Last night wasn't so cold that a person had to wear shoes to smoke his cigarette. He could walk around in his socks, and found himself listening to Owl and a peculiar noise that could have been Fox or something dying. Sky was clear, and a stare into the stars produced in me a momentary sense of awe that allowed me to briefly make sense of the cleric who had arrived at a conclusion which made it against God's will for Muslims to sign up for a one way trip to the planet Mars. The Fatwa was quite clear about it, and the response from Mars was equally pragmatic. Going on and on about the voyaging tradition of Islam, the magnificence of the Universe and the wonders of God's sometimes eccentric plan for us. So apparently if you are a Muslim, you are allowed to train for a one way mission to Mars, and you're allowed to get all excited about it, but you're not actually allowed to get on a space craft that might end up going to Mars.
Then I must have been taken by some form of madness because I decided that of
late I have been remarkably negative and overly pompous, so in order to refresh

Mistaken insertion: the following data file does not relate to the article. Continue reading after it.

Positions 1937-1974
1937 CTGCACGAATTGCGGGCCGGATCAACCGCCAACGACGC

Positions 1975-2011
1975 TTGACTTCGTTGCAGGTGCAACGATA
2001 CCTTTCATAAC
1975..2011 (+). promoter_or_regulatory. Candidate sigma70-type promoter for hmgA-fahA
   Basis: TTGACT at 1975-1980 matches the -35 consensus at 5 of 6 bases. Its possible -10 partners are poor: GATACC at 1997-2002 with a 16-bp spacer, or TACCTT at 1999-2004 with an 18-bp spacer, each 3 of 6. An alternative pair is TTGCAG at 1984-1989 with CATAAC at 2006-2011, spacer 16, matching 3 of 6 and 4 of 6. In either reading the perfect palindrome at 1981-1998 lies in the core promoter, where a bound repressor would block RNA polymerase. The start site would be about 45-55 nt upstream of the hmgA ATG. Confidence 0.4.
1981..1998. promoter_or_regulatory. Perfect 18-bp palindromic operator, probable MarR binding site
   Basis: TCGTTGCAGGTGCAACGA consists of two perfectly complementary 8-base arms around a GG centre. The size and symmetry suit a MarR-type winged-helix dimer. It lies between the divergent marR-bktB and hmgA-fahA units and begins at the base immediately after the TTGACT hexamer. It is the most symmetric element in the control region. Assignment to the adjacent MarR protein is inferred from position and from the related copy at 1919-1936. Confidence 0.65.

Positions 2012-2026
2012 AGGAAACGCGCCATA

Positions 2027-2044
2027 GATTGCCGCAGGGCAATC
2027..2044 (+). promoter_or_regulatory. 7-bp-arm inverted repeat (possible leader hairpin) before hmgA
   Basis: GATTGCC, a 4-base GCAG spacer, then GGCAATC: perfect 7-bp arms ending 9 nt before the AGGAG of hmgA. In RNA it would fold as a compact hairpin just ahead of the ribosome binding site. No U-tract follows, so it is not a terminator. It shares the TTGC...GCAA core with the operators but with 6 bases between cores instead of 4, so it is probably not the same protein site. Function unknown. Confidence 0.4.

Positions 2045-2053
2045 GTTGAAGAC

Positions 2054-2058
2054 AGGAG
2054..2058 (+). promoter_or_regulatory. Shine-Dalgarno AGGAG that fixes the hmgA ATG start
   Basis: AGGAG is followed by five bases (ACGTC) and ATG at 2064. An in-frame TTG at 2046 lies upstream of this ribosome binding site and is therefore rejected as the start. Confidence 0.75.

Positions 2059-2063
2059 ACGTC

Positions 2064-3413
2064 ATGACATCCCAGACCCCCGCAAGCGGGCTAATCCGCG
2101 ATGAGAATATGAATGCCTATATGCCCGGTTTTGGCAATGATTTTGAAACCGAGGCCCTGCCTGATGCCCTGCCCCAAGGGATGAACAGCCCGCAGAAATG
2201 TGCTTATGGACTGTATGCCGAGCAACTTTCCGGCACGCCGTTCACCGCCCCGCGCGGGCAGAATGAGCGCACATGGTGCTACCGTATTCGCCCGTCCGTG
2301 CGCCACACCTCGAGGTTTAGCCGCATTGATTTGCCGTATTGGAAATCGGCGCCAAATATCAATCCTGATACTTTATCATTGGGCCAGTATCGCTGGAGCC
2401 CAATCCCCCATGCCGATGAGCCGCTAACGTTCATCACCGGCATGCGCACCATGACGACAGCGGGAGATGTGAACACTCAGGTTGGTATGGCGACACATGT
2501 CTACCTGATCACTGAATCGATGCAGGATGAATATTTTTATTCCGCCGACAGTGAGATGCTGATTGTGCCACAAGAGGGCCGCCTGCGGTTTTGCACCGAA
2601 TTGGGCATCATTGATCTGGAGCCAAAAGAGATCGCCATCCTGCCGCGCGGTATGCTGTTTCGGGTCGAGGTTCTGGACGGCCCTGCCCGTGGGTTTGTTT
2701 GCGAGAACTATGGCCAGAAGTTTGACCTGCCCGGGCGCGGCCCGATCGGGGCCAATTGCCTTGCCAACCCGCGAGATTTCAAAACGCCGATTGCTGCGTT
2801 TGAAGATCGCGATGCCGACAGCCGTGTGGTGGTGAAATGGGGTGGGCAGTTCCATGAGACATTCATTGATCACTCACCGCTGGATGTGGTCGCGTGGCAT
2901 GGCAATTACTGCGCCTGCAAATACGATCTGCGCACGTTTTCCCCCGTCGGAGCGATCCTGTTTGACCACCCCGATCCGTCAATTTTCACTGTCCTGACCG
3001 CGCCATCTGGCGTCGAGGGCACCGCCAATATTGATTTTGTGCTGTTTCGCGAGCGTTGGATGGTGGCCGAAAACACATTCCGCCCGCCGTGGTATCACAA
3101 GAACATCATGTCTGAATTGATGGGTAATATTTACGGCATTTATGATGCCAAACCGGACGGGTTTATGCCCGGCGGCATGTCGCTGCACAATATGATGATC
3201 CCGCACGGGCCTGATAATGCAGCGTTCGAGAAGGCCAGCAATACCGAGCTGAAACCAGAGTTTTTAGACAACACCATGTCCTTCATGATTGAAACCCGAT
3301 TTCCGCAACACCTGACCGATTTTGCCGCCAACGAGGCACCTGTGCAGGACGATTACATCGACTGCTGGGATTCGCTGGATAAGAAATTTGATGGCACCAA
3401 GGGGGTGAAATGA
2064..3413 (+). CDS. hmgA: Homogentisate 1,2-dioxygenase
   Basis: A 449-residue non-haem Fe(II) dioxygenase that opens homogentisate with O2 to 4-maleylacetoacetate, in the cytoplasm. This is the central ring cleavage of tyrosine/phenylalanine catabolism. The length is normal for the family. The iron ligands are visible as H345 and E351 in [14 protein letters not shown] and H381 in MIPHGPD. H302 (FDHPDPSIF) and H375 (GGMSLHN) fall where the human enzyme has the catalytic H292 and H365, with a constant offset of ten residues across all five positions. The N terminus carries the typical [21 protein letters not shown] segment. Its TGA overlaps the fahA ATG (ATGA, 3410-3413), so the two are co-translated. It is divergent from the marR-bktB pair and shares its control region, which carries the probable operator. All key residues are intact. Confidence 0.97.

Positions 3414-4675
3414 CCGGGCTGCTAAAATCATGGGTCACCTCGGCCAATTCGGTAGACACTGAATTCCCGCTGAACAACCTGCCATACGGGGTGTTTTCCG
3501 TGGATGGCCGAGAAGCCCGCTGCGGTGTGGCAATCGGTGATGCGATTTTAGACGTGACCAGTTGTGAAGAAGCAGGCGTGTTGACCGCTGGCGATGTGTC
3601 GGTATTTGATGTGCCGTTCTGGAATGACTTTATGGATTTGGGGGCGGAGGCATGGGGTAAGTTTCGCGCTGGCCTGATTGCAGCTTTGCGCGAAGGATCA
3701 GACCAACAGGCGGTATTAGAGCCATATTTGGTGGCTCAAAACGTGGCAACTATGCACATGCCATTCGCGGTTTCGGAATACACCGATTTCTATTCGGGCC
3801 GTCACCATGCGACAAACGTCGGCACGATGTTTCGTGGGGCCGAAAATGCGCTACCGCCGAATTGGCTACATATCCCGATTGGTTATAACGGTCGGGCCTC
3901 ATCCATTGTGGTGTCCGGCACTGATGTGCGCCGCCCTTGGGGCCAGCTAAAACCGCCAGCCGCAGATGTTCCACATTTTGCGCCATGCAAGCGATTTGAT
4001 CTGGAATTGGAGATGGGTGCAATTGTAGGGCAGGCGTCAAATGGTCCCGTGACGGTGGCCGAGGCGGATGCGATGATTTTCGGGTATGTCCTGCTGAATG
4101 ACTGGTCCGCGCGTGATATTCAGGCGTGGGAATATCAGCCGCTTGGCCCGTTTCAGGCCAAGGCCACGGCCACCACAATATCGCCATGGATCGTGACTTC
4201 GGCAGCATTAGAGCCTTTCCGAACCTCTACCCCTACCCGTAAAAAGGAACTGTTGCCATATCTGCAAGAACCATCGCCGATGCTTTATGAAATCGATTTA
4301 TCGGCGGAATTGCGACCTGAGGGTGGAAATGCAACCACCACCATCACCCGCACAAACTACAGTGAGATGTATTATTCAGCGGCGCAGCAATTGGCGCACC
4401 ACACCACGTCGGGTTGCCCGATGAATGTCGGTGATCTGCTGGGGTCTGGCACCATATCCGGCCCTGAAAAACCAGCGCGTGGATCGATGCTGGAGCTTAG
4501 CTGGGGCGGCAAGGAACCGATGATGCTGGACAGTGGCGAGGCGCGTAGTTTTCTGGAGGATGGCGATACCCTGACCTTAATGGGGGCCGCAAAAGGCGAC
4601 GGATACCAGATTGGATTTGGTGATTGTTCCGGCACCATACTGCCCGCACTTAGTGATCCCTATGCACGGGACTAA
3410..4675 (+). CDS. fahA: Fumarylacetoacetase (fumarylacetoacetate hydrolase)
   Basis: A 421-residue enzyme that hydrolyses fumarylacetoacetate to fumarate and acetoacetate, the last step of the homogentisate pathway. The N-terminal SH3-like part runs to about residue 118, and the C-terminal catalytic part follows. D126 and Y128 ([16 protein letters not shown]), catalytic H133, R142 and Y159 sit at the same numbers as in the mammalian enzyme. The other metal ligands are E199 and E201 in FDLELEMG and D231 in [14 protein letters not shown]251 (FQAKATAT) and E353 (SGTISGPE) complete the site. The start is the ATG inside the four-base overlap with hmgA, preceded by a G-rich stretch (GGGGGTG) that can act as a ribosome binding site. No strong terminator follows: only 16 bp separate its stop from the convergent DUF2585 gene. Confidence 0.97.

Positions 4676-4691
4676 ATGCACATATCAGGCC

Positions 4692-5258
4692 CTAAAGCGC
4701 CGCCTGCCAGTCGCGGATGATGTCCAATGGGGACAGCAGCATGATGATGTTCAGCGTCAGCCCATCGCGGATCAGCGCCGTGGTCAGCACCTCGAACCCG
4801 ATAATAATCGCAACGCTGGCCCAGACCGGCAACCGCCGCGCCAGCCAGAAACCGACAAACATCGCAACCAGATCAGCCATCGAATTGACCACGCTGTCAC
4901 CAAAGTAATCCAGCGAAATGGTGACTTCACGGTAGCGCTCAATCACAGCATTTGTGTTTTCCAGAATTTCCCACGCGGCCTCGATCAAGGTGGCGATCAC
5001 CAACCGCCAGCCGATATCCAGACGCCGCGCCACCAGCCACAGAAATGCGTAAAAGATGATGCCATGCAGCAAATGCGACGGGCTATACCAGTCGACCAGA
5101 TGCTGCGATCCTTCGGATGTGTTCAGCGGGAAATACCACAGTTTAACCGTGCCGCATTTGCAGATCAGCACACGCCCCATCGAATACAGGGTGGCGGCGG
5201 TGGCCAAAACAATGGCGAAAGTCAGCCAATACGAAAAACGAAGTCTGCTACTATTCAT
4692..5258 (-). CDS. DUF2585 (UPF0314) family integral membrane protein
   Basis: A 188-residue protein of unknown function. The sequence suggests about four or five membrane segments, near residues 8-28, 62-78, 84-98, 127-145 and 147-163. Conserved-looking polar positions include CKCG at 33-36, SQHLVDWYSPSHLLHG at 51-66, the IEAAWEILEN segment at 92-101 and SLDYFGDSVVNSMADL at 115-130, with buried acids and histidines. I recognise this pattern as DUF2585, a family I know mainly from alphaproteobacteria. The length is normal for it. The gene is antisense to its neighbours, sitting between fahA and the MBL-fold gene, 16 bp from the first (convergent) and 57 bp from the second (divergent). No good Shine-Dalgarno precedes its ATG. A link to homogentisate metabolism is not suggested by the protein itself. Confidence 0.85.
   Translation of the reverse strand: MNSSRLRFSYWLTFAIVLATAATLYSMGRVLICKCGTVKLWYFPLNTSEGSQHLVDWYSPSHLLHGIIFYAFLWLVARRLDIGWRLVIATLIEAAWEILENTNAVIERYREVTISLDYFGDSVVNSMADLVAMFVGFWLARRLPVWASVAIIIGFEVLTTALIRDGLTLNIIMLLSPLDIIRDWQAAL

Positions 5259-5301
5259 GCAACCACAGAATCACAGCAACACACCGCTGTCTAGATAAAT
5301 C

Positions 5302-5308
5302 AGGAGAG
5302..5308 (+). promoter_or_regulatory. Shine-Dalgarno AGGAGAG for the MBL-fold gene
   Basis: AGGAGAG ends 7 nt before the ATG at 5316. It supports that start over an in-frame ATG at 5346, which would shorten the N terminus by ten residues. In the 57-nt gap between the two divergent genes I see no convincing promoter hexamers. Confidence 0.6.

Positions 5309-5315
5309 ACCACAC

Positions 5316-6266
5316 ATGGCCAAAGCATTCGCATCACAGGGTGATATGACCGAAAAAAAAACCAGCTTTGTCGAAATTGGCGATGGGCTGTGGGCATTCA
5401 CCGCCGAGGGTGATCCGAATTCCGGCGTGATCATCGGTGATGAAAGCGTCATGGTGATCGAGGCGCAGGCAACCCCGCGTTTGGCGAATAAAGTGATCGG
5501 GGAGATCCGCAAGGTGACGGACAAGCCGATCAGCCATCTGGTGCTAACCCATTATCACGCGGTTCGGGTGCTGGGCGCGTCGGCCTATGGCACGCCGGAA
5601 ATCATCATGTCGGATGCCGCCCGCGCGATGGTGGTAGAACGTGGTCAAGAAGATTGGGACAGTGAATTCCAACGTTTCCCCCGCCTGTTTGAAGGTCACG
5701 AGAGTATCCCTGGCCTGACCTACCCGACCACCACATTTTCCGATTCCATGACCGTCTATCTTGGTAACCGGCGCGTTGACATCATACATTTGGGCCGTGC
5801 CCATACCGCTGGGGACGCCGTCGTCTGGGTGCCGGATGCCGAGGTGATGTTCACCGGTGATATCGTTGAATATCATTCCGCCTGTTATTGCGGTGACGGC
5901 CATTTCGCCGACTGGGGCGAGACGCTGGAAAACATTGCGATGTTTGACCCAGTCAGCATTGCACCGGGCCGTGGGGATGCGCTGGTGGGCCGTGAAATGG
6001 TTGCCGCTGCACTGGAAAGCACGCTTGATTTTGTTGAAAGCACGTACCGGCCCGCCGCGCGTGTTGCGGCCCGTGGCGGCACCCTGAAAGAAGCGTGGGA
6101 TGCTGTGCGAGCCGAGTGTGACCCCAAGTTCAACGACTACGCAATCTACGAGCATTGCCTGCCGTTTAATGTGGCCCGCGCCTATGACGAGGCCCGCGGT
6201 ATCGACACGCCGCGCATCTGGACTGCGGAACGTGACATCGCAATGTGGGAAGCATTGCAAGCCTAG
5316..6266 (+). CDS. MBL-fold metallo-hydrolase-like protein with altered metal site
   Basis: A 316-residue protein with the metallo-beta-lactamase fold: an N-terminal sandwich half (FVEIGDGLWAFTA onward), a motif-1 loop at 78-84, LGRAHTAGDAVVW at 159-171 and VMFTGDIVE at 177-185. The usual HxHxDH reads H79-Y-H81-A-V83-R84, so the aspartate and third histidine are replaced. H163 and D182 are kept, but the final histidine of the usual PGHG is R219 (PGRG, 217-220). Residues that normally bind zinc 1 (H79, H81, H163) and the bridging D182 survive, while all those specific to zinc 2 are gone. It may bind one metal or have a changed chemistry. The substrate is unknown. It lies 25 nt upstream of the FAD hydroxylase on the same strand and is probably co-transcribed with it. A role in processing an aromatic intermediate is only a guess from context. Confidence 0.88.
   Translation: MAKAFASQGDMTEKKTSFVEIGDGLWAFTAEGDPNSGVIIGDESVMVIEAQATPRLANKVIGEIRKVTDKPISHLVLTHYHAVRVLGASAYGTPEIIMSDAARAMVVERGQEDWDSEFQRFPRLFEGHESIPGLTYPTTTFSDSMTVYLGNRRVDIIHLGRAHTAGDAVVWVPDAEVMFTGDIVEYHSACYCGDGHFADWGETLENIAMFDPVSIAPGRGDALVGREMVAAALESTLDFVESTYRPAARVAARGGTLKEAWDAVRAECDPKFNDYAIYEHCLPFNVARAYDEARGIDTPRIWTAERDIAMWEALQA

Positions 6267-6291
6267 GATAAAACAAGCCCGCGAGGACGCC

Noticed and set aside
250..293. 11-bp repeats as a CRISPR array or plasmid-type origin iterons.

my relationship with the positive I would do well to spend seven days and seven
nights living as the Ancestors might have done. Out there in the wilderness, at
the end of the field, where Coyote have babies, and where a little bit of sun
brings up a damp breeze from the river that can sometimes smell like rotting
Fish, or Beaver, or maybe Coypu or more likely the spores of Black Mold. I
pictured a bivouac, a glitter from a camp fire. I muddled a little bit over
whether the Ancestors had Instant Coffee. I collected dry wood and leaves and
sneaked in a Bic lighter, a flash light for emergencies, a blanket or two, and
by the time I'd made the list, I reckoned I'd have to take the truck as space
craft, otherwise I might get cold or bitten by something. And I think it
sufficient to say that this morning I woke up with an even clearer understanding
of the Fatwa against actually going to Mars.